In November, a beloved piece of coastal parkland in Atlantic Canada was saved from development, but environmentalists cautioned the fight wouldn’t be over until the land was officially protected. Now, they’re one step closer to that goal.

This week, Nova Scotia’s Natural Resources and Renewables Minister Tory Rushton confirmed the province will protect the area.

Owls Head Provincial Park Reserve, nestled on the eastern shore of Nova Scotia, was slated to become a golf course and luxury resort after the provincial government delisted the area in 2019. Despite what its name suggests, the area isn’t a provincial park, but rather, Crown land in a reserve awaiting protection.

After intense pressure from numerous environmental groups and other advocates, the developers pulled out of the project on Nov. 23 citing a lack of provincial support. The win was celebrated, but those involved said the park still needed official protection from the province to ensure history wouldn’t repeat itself.

Rushton could not be reached for comment. But earlier this week, he told SaltWire the process is underway.

“I’ve asked my department to prioritize this piece of land to move it forward,” he told the publication.

“There’s a lot of steps that have to go into it, but rest assured, as we go through those steps, we’re certainly going to be very transparent as to where this land is going to go. It will be protected one way or another.”

For Christopher Trider, a member of Save Owls Head Provincial Park and a former provincial park planner, Rushton’s comments are good news.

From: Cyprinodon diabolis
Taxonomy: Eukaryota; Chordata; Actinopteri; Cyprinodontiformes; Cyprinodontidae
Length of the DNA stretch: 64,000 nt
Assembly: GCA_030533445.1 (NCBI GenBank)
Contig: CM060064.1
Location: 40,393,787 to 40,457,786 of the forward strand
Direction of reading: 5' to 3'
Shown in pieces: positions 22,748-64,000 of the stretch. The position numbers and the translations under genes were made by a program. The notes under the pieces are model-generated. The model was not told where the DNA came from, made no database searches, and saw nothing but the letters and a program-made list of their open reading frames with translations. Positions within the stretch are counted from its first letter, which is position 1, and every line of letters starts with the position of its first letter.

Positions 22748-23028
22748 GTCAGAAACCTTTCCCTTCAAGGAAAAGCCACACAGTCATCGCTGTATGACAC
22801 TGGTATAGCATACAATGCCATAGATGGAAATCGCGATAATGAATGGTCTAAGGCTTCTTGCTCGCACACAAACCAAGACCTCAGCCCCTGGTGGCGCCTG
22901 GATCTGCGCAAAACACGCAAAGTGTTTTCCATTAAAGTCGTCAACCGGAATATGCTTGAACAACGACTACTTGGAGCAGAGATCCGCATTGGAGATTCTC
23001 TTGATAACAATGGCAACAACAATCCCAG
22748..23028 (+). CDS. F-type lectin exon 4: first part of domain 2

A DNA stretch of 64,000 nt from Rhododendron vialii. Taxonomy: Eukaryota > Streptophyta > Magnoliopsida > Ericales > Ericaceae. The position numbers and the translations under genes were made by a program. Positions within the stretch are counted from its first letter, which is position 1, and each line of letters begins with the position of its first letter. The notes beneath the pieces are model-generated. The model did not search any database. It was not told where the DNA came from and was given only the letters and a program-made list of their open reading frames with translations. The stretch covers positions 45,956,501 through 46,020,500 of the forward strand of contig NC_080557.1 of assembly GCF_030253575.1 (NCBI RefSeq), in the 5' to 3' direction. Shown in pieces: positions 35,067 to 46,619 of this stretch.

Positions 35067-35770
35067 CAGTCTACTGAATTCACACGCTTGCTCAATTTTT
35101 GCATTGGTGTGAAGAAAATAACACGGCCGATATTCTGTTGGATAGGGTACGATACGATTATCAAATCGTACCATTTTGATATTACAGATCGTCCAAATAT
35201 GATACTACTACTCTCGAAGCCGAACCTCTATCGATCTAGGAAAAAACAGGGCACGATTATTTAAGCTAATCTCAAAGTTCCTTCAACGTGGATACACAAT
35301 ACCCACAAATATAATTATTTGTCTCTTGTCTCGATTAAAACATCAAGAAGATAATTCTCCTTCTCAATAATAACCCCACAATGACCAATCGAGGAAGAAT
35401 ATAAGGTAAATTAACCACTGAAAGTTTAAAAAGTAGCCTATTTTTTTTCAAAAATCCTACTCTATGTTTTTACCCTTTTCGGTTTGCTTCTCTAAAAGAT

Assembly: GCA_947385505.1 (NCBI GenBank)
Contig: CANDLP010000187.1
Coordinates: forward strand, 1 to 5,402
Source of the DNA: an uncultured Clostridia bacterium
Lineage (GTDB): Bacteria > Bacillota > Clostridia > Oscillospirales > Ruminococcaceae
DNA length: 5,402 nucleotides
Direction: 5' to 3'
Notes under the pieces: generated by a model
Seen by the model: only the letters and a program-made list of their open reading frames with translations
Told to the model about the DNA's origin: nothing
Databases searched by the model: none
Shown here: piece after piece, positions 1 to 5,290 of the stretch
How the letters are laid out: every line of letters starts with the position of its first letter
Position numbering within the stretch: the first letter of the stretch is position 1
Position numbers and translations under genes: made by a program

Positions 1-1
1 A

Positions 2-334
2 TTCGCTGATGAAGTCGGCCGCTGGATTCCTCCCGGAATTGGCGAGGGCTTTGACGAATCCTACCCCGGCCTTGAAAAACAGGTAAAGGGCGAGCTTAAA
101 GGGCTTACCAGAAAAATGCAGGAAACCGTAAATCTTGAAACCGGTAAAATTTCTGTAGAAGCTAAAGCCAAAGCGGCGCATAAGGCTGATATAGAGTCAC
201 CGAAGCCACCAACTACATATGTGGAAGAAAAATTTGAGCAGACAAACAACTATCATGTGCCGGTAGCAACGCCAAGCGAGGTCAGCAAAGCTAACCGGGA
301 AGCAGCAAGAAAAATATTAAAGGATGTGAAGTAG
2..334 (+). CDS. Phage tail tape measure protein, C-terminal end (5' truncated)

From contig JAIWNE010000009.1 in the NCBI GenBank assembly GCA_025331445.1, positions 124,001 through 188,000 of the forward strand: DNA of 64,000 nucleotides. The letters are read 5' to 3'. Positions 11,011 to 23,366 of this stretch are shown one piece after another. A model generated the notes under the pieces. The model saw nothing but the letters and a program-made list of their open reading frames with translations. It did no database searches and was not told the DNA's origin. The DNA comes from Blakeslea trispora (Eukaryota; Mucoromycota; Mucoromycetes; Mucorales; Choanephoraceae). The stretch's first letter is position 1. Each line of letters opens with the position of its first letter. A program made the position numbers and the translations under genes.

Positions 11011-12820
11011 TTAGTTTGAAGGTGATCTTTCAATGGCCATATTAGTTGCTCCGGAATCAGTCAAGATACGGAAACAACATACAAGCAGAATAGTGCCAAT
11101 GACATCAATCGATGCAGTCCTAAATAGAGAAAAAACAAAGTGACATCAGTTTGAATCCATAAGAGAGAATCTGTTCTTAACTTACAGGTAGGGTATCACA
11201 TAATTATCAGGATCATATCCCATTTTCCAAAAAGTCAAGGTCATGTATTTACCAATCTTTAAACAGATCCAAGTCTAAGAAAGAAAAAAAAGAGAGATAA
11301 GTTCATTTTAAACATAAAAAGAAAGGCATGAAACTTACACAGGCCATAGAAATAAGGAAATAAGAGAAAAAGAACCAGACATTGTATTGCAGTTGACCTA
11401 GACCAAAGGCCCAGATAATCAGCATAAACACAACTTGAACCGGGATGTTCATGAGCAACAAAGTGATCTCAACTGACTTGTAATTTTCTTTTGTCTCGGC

“You know, there's still a row to hoe, for sure. But this is really, really a step in the right direction,” he said.

The 285-hectare provincial park reserve was delisted by then-Lands and Forestry Minister Iain Rankin in 2019, who said there wasn’t enough biodiversity in the park to merit protective status. However, scientists in government and beyond said the opposite — calling the parkland “globally rare.”

Owls Head Provincial Park Reserve, nestled on the eastern shore of Nova Scotia, was slated to become a golf course and luxury resort after the provincial government delisted the area in 2019. #Parkland #Nature

Advocates weren’t just upset about the ecological importance of the area, but the way the former Liberal government delisted the property and began the sale process without public consultation. An appeal by retired provincial biologist Bob Bancroft and citizens’ group the Eastern Shore Forest Watch Association asking for a judicial review of the delist decision is still underway. The next hearing is scheduled for May 22.

If they win the appeal, it could mean a shift in how the public is consulted about Crown land.

For now, Trider and others are waiting to see if Owls Head will become a provincial park or a protected area and how it fits into the province’s goal of conserving at least 20 per cent of the total land and water mass in the province by 2030.

“The whole process, the secret delisting and the offer to sell, the subsequent division that was fostered in the community and elsewhere by the proponents — it was just a terrible, terrible thing,” he said.

“It was a real blow to many, many people's … faith in the government … I think we should be very pleased that they have arrived at this point.”

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